Archive and query email with one of these 13 products
Some email users are pack rats: They hate to throw away old messages. This habit can cause problems for the users and their administrators, but it also provides an important benefit in that those users can dig through their mailboxes to find old messages.
Today, businesses need similar capabilities. A growing number of companies are obligated by legal, contractual, or regulatory requirements to archive email for a period of time and to be able to query the archive on demand. Those requirements are at the heart of the drive to implement email archiving and retention systems.
Out of the box, Microsoft Exchange Server has limited support for archiving. You can enable message journaling on individual mailbox databases in Exchange Server 2003 and Exchange 2000 Server. The Exchange Message Categorizer automatically bifurcates messages that are sent to or by users whose mailboxes reside in a journaled database. One copy of the message goes to its original destination, and the other is redirected to an external contact, a mailbox, or a public folder.
At that point, you're on your own, because Exchange offers no reporting, querying, indexing, or compliance features beyond those you get by opening the archive mailbox or public folder with Microsoft Outlook. In fact, Exchange basically just copies the specified items; it's your responsibility to manage them. The products in this Buyer's Guide extend Exchange's built-in functionality by providing additional archiving capabilities. All the products have the same basic purpose: They let you capture messages, keep them for as long as you need to, and manage, search, and report on the archived contents. Look for these fundamental capabilities when purchasing a solution:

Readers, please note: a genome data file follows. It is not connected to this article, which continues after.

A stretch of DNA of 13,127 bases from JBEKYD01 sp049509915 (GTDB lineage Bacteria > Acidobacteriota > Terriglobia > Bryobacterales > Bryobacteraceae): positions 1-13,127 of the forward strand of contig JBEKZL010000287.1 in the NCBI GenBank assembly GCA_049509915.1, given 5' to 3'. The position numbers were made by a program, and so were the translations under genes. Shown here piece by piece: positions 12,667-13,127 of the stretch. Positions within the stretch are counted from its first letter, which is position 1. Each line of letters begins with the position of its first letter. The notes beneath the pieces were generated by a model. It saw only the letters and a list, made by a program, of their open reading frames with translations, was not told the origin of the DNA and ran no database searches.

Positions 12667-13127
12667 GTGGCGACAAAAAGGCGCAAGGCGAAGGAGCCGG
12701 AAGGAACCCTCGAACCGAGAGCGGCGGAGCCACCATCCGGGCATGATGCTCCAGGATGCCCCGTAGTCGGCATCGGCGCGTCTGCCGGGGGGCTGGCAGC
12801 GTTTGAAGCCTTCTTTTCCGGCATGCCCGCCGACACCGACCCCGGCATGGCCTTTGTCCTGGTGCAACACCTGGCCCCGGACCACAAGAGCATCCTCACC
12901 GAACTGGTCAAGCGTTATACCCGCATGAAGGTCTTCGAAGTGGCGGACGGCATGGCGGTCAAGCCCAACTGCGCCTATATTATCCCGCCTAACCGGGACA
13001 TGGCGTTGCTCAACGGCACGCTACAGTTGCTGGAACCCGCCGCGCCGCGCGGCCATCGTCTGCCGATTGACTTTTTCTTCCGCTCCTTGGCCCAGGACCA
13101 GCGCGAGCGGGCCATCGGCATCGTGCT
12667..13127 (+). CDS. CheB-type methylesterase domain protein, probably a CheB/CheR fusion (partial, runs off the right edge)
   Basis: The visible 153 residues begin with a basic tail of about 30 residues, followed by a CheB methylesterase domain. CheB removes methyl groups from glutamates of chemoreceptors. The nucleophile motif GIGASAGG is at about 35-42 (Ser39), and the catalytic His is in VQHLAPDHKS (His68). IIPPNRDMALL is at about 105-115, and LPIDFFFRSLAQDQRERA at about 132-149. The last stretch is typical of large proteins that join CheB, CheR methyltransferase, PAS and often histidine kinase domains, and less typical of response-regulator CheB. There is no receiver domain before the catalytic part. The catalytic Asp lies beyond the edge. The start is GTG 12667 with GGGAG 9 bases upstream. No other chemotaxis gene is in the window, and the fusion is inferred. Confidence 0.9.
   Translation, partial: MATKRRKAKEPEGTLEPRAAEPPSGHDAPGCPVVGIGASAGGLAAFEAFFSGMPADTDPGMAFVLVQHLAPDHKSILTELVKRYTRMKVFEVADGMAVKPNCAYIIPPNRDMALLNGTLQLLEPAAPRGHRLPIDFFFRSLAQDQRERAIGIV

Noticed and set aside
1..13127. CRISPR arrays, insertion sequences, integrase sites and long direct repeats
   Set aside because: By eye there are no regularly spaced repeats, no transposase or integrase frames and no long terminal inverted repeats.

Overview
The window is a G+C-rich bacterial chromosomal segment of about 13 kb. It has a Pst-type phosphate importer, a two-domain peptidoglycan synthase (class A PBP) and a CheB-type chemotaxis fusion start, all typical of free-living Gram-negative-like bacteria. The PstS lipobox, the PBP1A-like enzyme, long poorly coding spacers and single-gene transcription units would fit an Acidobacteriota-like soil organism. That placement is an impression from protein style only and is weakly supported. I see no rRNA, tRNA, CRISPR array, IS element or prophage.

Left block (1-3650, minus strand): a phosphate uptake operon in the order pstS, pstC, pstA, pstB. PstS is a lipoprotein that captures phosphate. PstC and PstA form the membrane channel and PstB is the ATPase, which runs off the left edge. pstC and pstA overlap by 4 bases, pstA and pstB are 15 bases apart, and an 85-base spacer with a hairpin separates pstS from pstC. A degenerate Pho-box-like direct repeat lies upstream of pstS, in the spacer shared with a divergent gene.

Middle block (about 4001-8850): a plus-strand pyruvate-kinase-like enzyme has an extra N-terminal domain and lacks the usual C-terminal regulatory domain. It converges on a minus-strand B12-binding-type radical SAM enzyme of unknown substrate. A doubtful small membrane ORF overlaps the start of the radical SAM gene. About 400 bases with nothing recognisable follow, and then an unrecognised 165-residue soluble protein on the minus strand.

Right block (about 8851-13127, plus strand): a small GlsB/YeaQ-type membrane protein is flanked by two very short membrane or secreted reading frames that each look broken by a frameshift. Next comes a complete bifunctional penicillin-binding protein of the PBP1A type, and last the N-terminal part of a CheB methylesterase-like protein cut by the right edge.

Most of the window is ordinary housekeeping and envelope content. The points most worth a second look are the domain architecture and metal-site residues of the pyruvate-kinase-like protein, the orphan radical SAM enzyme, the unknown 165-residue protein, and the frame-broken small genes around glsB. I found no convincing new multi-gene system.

Before you select an archival solution, make sure you understand your compliance and archiving requirements. Test candidate systems on the hardware you plan to use to make sure they can keep up with your message volume. Try sample queries and reports, too, to verify that you can find the messages you need when you need them. Don't forget to consider the long-term cost of maintaining the solution; you're likely to have it for a while. Finally, select a solution from a stable company that has a strong history of product support.